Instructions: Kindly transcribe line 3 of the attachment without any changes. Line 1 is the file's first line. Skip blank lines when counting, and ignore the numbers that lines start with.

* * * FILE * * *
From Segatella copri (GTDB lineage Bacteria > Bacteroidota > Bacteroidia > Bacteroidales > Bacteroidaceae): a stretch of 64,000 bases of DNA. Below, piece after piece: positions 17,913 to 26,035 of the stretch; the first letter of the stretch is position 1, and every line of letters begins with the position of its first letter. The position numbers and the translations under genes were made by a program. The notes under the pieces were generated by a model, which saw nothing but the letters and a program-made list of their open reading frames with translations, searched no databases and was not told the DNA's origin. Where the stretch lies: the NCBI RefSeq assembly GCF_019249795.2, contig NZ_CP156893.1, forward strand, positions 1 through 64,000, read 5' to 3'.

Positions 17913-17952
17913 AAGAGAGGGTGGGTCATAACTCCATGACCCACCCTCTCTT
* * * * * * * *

17913 AAGAGAGGGTGGGTCATAACTCCATGACCCACCCTCTCTT